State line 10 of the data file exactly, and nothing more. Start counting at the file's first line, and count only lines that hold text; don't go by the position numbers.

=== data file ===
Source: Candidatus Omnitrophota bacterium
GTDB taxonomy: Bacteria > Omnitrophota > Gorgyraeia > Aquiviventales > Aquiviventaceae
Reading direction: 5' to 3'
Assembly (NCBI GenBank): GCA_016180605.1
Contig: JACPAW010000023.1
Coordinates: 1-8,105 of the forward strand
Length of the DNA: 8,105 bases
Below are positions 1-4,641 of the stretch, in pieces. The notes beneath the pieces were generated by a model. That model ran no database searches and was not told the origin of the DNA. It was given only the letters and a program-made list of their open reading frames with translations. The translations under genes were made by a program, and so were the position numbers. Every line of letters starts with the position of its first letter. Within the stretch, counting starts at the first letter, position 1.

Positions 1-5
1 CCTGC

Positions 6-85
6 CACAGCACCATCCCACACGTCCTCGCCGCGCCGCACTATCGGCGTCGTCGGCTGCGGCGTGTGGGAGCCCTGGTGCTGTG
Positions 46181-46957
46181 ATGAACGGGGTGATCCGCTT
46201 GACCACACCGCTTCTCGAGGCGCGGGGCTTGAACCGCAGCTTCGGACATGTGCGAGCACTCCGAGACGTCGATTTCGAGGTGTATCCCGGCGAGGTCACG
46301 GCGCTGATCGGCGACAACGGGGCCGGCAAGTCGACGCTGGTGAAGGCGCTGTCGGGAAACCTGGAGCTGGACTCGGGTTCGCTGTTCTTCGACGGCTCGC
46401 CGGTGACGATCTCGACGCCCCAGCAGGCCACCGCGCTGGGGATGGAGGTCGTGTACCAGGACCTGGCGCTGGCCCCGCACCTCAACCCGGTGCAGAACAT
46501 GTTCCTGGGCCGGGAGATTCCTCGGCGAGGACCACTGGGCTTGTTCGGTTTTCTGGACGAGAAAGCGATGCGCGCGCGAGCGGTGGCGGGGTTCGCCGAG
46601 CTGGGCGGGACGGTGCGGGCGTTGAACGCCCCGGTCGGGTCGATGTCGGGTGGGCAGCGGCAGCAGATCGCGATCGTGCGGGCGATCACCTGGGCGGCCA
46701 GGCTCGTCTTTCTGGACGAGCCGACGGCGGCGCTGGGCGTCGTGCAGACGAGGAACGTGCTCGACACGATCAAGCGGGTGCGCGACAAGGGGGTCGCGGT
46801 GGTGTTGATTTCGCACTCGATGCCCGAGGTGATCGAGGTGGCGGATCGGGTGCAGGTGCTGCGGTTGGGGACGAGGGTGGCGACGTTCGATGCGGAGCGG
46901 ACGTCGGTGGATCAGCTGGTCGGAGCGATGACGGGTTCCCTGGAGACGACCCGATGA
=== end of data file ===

1 CCTGC